Overlooked, tie-obsessed and severely challenged in the respect category, Father’s Day is the Rodney Dangerfield of gift-giving holidays. Compared to the year-end extravaganzas, or even the double whammy of Valentine's Day and Mother’s Day, for most business owners, the third Sunday in June appears to be little more an after-thought, worthy of perhaps a two-day sale and a one-page advertising flyer.
And that’s somewhat understandable, given that this year, Americans are expected to drop just $12.5 billion on gifts for Dad, down from $13.3 billion last year and barely a rounding error compared to the $602.1 billion spent during the 2013 year-end holiday season.
On the other hand, $12.5 billion is a pretty respectable sales figure. And there are, according to the Census Bureau, 70.1 million fathers who are all potential gift recipients.
How the Gift-Giving Pie Is Sliced
When it comes to sales and marketing, Father’s Day deserves at least a little respect, suggests Kathy Grannis, spokesperson for the National Retail Federation (NRF), which reports sales figures for Father’s Day and other holidays. “Father’s Day is one of the smallest gift-giving holidays of the year,” Grannis says, “but it's still very important for consumers and retailers.”
One business owner who gives Father’s Day its due is Keith Brown, co-founder and president of State Traditions, a Birmingham, Alabama, wholesaler and e-commerce retailer of apparel and accessories. “Since we're predominantly a men's brand, Father’s Day is an important holiday for us,” Brown says. “It's tough to beat year-end holidays, but Father’s Day does give it a run for its money.”
Brown’s offerings—which consist of state-inspired items from Texas flag-themed phone cases to ties celebrating the annual Alabama-Auburn football matchup—sit squarely in the middle of the conventional vision of what dads want for their special day. However, the NRF says givers these days are trending toward gifting fathers with experiences, such as a day on the golf course or a special meal, rather than the traditional neckwear.
The retail group reports that 42.6 percent of celebrants will mark Father’s Day with outings, such as dinner or tickets to an event, spending a total of $2.5 billion. While that’s just slightly less than the apparel-giving percentage (41.5 percent), in dollar amounts, it's significantly less: The necktie-and-sweater crowd will spend just $1.8 billion to keep dad neatly attired.
The most popular gift choice of all is a greeting card, selected by 64.1 percent. Gift cards that allow dads to select their own specific gifts will pull in an additional $1.8 billion.
Father’s Day also accounts for $1.6 billion in sales of electronics, including smartphones and tablets, as well as $662 million on sporting goods and leisure items and $645 million on home improvement-related goods. Other categories include personal care items ($641 million), books or CDs ($555 million) and automotive accessories ($520 million).
The Retailer's Point of View
Timing is an important part of the appeal of Father’s Day to retailers who sold their last Christmas, Kwanzaa or Hanukkah gift six months earlier and still have nearly half a year to go before Black Friday rolls around again. In the intra-holiday doldrums, Father's Day gives them something to sell about. As Grannis notes, “Retailers will use the holiday traffic to roll out summer merchandise and offer promotions on patio sets, grills, gardening supplies and tools.”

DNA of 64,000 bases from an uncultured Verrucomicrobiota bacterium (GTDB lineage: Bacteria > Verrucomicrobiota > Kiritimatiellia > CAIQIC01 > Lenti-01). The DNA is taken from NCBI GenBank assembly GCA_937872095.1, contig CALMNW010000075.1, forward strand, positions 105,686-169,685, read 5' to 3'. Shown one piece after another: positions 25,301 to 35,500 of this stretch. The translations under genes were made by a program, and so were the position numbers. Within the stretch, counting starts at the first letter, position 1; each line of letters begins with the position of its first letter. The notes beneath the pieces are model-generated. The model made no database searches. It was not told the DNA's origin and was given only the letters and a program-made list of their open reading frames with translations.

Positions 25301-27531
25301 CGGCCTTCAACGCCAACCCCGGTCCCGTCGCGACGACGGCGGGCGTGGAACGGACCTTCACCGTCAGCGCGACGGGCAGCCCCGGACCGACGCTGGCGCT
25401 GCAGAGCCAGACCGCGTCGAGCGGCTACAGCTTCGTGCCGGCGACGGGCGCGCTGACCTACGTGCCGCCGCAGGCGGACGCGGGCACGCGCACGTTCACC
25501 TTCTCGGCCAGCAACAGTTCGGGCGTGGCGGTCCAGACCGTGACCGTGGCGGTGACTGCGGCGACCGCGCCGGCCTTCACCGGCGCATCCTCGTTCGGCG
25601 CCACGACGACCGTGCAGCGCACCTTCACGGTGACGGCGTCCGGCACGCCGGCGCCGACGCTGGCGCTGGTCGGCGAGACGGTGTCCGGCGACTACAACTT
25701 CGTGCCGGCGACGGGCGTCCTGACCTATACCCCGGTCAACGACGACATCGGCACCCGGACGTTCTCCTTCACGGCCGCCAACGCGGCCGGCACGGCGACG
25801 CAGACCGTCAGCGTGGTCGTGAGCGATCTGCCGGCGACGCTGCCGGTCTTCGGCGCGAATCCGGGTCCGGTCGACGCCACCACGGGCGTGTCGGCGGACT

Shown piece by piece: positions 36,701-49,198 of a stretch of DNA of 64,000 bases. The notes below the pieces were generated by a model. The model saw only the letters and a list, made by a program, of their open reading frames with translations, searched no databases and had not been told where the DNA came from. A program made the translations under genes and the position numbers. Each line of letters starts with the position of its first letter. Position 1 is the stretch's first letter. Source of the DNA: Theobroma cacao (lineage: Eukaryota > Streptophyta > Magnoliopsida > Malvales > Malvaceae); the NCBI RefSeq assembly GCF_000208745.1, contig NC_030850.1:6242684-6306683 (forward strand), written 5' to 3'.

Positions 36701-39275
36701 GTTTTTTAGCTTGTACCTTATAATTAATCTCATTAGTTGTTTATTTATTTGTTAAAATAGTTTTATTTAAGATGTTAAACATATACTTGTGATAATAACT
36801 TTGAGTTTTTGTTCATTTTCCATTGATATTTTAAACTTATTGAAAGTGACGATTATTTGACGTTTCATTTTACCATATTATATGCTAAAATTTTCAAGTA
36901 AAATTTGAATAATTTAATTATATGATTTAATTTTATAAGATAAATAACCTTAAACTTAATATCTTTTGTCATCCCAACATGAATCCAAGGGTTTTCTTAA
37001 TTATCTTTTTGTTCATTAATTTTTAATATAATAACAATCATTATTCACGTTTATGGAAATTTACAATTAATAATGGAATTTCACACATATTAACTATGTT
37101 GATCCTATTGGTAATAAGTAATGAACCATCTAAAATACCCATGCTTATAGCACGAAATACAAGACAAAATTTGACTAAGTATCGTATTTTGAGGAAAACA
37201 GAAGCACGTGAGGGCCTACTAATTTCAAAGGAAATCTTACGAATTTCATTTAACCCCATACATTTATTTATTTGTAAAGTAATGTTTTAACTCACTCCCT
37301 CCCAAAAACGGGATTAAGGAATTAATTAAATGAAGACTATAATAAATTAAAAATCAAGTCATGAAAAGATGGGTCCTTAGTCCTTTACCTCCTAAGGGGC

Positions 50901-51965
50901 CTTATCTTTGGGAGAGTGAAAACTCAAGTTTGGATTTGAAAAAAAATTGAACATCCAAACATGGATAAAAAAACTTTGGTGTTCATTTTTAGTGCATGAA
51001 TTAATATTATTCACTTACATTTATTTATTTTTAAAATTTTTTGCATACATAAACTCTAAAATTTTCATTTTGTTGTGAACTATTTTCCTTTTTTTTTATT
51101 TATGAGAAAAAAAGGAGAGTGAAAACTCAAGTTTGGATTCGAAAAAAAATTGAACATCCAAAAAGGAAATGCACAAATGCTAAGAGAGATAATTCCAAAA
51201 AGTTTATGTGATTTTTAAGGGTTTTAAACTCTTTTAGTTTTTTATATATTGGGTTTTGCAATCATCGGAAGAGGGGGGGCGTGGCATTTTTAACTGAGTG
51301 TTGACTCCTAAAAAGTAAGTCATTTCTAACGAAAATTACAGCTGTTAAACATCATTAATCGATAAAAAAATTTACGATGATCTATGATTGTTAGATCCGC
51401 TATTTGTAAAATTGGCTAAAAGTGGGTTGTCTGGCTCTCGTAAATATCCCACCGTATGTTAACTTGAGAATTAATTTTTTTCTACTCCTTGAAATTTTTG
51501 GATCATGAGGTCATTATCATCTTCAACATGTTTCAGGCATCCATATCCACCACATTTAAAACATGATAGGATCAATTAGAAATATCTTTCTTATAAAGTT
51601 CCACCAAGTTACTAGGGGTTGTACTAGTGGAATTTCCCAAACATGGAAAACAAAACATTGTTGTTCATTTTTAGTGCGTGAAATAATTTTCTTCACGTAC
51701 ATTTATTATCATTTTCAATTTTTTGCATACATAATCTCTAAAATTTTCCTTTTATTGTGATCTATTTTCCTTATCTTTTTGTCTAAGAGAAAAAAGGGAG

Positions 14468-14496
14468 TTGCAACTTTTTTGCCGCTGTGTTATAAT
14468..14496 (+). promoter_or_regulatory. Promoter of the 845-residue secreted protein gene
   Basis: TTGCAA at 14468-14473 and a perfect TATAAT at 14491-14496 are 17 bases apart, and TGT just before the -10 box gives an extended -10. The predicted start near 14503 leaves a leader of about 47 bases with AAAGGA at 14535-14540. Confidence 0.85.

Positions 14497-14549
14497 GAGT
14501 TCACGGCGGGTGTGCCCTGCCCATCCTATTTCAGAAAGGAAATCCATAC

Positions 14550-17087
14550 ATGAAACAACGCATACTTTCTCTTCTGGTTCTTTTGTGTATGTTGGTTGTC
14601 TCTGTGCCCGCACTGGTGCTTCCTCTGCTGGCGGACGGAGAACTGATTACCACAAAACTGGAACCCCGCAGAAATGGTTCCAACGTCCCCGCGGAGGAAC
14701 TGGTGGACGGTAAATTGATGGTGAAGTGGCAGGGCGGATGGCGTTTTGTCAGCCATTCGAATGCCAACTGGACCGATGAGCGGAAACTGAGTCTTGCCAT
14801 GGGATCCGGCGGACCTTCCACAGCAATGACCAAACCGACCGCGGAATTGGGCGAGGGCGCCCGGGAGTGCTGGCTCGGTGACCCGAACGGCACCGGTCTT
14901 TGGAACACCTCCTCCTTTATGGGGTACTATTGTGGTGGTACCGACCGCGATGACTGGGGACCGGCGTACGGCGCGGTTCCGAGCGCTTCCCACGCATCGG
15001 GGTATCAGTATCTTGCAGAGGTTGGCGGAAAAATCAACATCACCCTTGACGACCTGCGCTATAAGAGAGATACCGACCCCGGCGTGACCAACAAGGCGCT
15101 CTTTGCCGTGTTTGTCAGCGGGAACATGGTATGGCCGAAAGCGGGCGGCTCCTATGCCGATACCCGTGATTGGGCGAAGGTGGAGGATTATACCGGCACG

While products and services appreciated by fathers sell year-round, during the middle of June, the average sales ticket tends to shift upward, perhaps as givers bestow on their dads luxuries the men won’t indulge in on their own. According to Brown, “Our orders during this time trend toward our higher-priced options, including woven shirts, ties and belts.”
In addition to emphasizing higher-priced items, Father’s Day retailers are wise to look at niches in the overall male parent market. For instance, according to the Census Bureau, while 24.7 million fathers are part of married-couple families, another 2 million are single dads. Marketing aimed at female spouses, who buy many Father’s Day gift items for their children, is unlikely to reach this demographic.
Technology is a meaningful presence. According to the NRF, nearly a quarter of all Father’s Day shoppers will research purchases using a smartphone, and almost one-fifth will make the actual purchase with a tablet. To better address this digital dimension to Father’s Day, Brown says his company markets through all social platforms. And while State Traditions does offer promotions on select items, he says its online marketing primarily aims to stress fresh product availability rather than discounts.
Although sales for Father’s Day 2014 are expected to be somewhat lower than 2013, when retailers rang up $13.3 billion in gifts for dad, that likely reflects a temporary reaction to family budget pressures rather than a diminishing appreciation for father figures, according to the NRF analysis. Meanwhile, Father’s Day remains firmly in sixth place among the nine holidays the retail group ranks by sales—between Easter at $15.9 billion and the Super Bowl at $8.7 billion.
And as for Rodney Dangerfield, the late comedian’s recollections of what his father wished for remain as pungently hilarious as ever. “I remember the time I was kidnapped and they sent a piece of my finger to my father,” Dangerfield quipped. “He said he wanted more proof.”
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